Person:
Garay Elizondo, Luis Javier

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First Name
Luis Javier
Last Name
Garay Elizondo
Affiliation
Universidad Complutense de Madrid
Faculty / Institute
Ciencias Físicas
Department
Física Teórica
Area
Física Teórica
Identifiers
UCM identifierORCIDScopus Author IDWeb of Science ResearcherIDDialnet IDGoogle Scholar ID

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Now showing 1 - 2 of 2
  • Publication
    Stability analysis of sonic horizons in Bose-Einstein condensates
    (Amer Physical Soc, 2006-07) Barceló, C.; Cano, A.; Garay Elizondo, Luis Javier; Jannes, G.
    We examine the linear stability of various configurations in Bose-Einstein condensates with steplike sonic horizons. These configurations are chosen in analogy with gravitational systems with a black hole horizon, a white hole horizon, and a combination of both. We discuss the role of different boundary conditions in this stability analysis, paying special attention to their meaning in gravitational terms. We highlight that the stability of a given configuration, not only depends on its specific geometry, but especially on these boundary conditions. Under boundary conditions directly extrapolated from those in standard general relativity, black hole configurations, white hole configurations, and the combination of both into a black hole-white hole configuration are shown to be stable. However, we show that under other (less stringent) boundary conditions, configurations with a single black hole horizon remain stable, whereas white hole and black hole-white hole configurations develop instabilities associated to the presence of the sonic horizons.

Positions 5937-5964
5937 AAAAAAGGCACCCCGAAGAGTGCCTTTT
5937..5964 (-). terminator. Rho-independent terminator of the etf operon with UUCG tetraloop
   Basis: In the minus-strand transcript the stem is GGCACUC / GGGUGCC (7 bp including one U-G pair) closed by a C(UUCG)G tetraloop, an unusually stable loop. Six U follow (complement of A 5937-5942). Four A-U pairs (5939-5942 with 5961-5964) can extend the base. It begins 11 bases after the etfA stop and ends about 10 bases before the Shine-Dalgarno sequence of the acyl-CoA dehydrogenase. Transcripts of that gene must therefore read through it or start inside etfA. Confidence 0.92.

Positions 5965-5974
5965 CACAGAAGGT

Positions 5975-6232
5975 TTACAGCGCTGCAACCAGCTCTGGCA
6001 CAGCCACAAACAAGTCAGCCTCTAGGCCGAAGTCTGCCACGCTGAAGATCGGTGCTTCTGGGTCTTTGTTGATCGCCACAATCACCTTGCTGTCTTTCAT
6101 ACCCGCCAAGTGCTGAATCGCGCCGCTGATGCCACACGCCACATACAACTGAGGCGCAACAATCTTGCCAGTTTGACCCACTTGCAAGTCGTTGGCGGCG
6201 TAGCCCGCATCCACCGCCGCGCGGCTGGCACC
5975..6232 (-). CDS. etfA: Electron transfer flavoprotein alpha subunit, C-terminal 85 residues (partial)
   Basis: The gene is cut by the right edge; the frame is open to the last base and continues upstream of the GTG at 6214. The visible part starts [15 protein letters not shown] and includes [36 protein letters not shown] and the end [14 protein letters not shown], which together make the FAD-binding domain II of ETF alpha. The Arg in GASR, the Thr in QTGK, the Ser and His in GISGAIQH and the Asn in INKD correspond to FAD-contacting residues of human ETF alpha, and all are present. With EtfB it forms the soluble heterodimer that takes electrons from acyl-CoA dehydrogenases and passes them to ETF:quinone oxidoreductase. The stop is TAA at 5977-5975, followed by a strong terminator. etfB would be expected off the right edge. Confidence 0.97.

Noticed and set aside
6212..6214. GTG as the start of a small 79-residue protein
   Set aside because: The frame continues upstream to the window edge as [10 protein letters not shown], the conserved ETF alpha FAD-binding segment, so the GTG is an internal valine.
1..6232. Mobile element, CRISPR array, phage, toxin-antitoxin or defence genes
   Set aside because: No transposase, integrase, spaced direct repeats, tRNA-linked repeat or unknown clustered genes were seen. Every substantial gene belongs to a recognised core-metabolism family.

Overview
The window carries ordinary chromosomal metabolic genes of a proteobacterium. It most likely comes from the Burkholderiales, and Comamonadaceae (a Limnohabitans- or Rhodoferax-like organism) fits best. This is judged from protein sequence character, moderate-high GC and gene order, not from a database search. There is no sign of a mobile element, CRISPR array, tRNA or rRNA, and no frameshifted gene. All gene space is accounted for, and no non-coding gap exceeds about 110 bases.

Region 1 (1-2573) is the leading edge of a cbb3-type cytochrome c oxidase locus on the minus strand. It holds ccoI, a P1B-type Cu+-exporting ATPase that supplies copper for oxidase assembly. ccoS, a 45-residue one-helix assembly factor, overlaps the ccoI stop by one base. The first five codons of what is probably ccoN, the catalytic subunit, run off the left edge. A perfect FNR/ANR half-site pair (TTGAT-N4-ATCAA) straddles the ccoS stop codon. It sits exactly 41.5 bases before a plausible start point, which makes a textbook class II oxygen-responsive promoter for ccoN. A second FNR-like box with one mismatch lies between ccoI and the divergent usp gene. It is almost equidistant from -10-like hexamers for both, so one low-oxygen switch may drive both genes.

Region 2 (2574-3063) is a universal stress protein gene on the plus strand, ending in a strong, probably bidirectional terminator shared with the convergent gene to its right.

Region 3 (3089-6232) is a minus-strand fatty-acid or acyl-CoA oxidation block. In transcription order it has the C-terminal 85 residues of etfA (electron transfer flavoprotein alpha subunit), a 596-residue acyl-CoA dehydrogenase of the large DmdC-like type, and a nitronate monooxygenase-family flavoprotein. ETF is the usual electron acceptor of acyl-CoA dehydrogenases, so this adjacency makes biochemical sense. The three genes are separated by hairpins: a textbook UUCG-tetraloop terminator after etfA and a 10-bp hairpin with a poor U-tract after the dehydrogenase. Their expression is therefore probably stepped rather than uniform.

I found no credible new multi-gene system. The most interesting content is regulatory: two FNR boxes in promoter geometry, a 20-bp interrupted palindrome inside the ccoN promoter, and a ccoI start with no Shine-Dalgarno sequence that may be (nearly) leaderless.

• Publication
    Sensitivity of Hawking radiation to superluminal dispersion relations
    (Amer Physical Soc, 2009-01) Barceló, C.; Garay Elizondo, Luis Javier; Jannes, G.
    We analyze the Hawking radiation process due to collapsing configurations in the presence of superluminal modifications of the dispersion relation. With such superluminal dispersion relations, the horizon effectively becomes a frequency-dependent concept. In particular, at every moment of the collapse, there is a critical frequency above which no horizon is experienced. We show that, as a consequence, the late-time radiation suffers strong modifications, both quantitative and qualitative, compared to the standard Hawking picture. Concretely, we show that the radiation spectrum becomes dependent on the measuring time, on the surface gravities associated with different frequencies, and on the critical frequency. Even if the critical frequency is well above the Planck scale, important modifications still show up.